Drama therapy
Drama Therapy is the use of theatre techniques to facilitate personal growth and promote mental health. Dramatherapy is used in a wide variety of settings, including hospital
A hospital is a health care institution providing patient treatment by specialized staff and equipment. Hospitals often, but not always, provide for inpatient care or longer-term patient stays....

s, schools, mental health centers, prisons, and businesses. Drama Therapy, as a form of Expressive Arts Therapy, (also known as Expressive Therapy), exists in many forms and can be applicable to individuals, couples, families, and various groups.

History of Dramatherapy

The modern use of dramatic process and theatre as a therapeutic intervention began with Psychodrama
Psychodrama is a method of psychotherapy in which clients utilize spontaneous dramatization, role playing and dramatic self-presentation to investigate and gain insight into their lives. Developed by Jacob L. Moreno, M.D. psychodrama includes elements of theater, often conducted on a stage where...

. The field has expanded to allow many forms of theatrical interventions as therapy including role-play, theatre games, group-dynamic game
Group-dynamic game
Group-dynamic games are experiential education exercises which help people to learn about themselves, interpersonal relationships, and how groups function from a group dynamics or social psychological point of view....

s, mime
Mime artist
A mime artist is someone who uses mime as a theatrical medium or as a performance art, involving miming, or the acting out a story through body motions, without use of speech. In earlier times, in English, such a performer was referred to as a mummer...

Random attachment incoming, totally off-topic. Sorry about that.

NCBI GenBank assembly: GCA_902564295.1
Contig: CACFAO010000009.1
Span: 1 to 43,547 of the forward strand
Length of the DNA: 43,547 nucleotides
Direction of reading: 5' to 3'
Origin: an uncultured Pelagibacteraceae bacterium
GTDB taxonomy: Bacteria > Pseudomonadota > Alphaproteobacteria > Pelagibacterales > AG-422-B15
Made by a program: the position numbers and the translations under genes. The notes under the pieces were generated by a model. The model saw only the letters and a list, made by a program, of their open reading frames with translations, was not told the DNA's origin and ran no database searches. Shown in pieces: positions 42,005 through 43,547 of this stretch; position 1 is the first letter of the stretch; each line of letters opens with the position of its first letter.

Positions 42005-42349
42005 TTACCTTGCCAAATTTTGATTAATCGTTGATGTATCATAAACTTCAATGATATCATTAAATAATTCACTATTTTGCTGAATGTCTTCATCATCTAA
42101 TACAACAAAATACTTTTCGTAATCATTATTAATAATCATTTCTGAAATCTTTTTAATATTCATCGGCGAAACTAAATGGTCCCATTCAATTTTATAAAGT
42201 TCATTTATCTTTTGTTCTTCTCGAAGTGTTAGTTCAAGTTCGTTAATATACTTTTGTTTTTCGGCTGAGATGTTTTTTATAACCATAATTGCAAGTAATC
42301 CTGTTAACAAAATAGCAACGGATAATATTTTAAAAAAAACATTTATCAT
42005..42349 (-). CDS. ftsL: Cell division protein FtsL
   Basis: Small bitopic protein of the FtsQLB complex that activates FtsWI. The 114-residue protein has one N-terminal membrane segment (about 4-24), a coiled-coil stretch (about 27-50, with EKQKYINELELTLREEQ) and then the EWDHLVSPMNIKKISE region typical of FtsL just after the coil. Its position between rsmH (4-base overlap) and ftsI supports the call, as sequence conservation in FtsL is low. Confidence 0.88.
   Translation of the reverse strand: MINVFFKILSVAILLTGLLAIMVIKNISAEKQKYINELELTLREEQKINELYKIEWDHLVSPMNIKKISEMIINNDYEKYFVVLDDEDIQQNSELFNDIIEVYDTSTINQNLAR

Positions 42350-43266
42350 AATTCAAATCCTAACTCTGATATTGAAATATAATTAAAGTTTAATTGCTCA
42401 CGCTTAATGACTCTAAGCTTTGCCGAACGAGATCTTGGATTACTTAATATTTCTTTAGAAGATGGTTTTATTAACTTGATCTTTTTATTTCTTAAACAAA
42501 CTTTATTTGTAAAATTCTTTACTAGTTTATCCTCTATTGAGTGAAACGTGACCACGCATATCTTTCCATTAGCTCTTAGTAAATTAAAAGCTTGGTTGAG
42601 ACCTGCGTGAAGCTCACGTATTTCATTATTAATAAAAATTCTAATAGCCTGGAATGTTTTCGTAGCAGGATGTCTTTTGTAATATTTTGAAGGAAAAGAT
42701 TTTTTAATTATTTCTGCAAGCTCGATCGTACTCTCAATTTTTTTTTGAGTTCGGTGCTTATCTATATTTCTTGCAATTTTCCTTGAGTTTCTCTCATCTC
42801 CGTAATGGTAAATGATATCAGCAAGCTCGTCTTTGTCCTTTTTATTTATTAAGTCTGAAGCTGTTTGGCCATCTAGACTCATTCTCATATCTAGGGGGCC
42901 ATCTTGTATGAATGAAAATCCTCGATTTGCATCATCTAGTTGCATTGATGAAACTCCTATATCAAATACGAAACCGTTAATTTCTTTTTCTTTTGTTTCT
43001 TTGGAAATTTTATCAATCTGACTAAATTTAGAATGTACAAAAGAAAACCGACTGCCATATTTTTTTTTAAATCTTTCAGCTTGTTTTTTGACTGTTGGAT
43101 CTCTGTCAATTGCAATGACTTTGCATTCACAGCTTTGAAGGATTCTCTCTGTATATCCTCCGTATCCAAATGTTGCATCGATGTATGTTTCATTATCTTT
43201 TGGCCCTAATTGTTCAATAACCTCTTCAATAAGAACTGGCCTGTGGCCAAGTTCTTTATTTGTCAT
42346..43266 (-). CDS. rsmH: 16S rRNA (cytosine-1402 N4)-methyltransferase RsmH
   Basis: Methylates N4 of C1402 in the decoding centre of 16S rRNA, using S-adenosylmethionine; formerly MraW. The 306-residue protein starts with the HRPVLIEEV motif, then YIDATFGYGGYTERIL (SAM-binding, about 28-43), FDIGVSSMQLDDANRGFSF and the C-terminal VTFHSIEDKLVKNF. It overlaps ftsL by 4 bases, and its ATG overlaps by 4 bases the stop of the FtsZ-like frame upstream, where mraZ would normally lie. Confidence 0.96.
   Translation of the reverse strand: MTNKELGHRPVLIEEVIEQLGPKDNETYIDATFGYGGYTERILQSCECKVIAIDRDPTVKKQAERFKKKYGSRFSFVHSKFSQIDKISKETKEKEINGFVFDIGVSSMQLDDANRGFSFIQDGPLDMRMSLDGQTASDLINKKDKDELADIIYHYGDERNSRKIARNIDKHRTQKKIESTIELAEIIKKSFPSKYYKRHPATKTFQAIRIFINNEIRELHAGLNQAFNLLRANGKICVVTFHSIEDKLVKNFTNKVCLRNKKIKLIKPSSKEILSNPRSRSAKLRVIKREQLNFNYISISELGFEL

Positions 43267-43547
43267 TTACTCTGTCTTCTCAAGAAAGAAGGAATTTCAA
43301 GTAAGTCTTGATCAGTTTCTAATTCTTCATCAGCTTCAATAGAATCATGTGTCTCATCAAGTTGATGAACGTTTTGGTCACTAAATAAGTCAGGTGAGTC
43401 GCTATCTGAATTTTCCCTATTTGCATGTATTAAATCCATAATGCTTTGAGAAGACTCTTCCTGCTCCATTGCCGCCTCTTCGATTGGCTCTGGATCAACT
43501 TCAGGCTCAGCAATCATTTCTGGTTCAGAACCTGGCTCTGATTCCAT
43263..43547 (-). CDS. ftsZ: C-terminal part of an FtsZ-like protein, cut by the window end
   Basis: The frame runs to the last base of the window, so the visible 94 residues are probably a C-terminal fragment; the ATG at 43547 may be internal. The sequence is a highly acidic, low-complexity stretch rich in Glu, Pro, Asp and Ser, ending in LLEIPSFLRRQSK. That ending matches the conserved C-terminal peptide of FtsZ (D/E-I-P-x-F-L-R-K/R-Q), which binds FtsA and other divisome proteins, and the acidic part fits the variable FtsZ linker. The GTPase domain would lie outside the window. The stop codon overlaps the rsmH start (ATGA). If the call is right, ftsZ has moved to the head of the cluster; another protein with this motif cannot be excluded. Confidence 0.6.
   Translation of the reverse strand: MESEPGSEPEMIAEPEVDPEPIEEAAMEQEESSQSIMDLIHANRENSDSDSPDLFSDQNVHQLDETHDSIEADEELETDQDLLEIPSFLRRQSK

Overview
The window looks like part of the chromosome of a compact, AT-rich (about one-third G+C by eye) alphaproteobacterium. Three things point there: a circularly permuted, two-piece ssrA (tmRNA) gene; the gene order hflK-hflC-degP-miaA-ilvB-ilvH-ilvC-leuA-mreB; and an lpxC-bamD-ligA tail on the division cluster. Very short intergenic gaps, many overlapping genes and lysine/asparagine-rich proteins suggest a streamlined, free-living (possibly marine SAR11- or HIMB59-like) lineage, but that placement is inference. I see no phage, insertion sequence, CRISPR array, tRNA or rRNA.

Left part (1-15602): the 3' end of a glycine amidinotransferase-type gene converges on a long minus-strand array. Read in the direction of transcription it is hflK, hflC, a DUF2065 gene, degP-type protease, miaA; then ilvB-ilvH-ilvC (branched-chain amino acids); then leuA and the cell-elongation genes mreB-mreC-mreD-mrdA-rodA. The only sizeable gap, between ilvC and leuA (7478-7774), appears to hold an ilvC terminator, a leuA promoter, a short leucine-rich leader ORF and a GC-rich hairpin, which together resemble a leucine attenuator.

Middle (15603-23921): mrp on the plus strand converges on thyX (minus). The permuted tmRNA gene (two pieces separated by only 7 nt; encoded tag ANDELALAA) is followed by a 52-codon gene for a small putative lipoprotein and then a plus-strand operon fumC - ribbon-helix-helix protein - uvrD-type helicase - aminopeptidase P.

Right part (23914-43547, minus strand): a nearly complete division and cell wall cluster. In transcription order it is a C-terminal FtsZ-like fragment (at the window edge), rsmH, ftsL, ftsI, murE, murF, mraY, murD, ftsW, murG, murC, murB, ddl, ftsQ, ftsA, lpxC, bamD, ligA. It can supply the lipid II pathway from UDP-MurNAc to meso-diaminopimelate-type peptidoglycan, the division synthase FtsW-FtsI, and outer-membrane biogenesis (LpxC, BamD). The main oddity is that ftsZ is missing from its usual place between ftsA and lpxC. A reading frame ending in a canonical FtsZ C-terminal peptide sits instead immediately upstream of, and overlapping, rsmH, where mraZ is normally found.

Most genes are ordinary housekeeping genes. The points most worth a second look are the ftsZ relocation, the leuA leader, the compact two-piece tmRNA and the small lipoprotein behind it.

, puppetry
Puppetry is a form of theatre or performance which involves the manipulation of puppets. It is very ancient, and is believed to have originated 30,000 years BC. Puppetry takes many forms but they all share the process of animating inanimate performing objects...

, and other improvisational techniques
Improvisational theatre
Improvisational theatre takes many forms. It is best known as improv or impro, which is often comedic, and sometimes poignant or dramatic. In this popular, often topical art form improvisational actors/improvisers use improvisational acting techniques to perform spontaneously...

. Often, "Drama Therapy" is utilized to help a client:
  • Solve a problem
  • Achieve a catharsis
    Catharsis or katharsis is a Greek word meaning "cleansing" or "purging". It is derived from the verb καθαίρειν, kathairein, "to purify, purge," and it is related to the adjective καθαρός, katharos, "pure or clean."-Dramatic uses:...

  • Delve into truths about self
  • Understand the meaning of personally resonant images
  • Explore and transcend unhealthy personal patterns of behavior and interpersonal interaction

The theoretical foundation of "Drama Therapy" lies in drama, theater, psychology, psychotherapy, anthropology, play, and interactive and creative processes.

In his book, "Drama as Therapy: Theory, practice and research," Phil Jones describes the emergence of the intentional use of drama as therapy as three-fold. First a long history of drama as a healing force with ancient roots in the healing rituals and dramas of various societies. The connection between drama and the psychological healing of society, though not of the individual, was first formally acknowledged by Aristotle, who was the originator of the term 'catharsis'. Secondly, in the early twentieth century, hospital theatre and the work of Moreno, Evreinov, and Iljine, marked a new attitude towards the relationship between therapy and theatre that provided a foundation for the emergence of drama therapy later in the century. Finally, influenced by experimental approaches to theatre, group dynamics, role playing and psychology in the 1960s, drama therapy emerged as a creative arts therapy in the 1970s.

Today, drama therapy is practiced around the world and there are presently academic training programs in Great Britain, Canada, the Netherlands, Israel and the United States.

Core Procesess